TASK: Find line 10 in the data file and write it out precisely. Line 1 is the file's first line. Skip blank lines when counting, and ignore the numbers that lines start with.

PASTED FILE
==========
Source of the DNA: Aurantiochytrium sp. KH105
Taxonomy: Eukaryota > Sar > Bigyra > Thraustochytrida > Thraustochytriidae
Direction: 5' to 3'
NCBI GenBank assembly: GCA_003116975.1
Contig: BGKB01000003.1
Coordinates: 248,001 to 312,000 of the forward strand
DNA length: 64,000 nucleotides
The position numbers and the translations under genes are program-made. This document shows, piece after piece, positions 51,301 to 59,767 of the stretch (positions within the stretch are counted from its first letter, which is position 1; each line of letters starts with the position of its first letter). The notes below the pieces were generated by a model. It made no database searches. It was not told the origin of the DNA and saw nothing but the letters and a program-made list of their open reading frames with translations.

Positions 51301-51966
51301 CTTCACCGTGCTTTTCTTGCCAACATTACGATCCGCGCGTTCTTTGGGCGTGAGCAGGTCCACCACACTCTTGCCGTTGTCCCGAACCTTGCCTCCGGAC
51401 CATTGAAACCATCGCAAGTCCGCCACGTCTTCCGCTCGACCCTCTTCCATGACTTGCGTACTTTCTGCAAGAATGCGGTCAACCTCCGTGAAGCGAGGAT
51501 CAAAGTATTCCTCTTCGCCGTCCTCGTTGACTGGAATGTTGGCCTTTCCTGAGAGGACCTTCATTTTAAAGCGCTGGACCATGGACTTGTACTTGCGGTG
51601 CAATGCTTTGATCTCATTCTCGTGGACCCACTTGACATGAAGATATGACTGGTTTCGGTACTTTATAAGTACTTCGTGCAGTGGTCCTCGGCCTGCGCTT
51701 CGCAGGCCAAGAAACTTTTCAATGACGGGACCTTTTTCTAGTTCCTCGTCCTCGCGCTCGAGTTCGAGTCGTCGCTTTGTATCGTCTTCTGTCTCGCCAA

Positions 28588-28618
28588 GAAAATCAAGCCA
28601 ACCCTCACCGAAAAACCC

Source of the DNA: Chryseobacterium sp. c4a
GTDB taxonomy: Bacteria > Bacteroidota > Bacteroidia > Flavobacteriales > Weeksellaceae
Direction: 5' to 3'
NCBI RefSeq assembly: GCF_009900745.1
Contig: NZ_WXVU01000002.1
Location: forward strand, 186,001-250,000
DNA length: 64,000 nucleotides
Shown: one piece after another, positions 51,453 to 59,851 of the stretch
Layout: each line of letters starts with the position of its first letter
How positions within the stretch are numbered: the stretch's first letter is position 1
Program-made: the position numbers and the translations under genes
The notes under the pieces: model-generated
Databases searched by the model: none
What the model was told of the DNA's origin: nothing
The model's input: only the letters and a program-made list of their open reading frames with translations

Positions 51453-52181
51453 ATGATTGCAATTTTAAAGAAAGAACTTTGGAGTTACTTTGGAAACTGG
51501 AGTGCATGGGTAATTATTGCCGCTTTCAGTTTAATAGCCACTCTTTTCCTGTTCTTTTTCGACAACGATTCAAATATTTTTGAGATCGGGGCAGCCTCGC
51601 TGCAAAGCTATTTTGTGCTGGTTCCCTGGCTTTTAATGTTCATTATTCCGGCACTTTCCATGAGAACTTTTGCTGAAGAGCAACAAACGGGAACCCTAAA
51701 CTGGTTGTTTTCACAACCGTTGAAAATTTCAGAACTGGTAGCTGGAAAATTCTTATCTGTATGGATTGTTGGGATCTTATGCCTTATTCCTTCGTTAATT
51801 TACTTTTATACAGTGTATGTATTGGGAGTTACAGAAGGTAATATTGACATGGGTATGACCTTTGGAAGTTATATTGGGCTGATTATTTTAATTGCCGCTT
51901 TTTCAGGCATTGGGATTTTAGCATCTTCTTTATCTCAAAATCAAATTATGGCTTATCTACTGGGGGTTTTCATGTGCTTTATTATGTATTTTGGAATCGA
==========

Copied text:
51301 CTTCACCGTGCTTTTCTTGCCAACATTACGATCCGCGCGTTCTTTGGGCGTGAGCAGGTCCACCACACTCTTGCCGTTGTCCCGAACCTTGCCTCCGGAC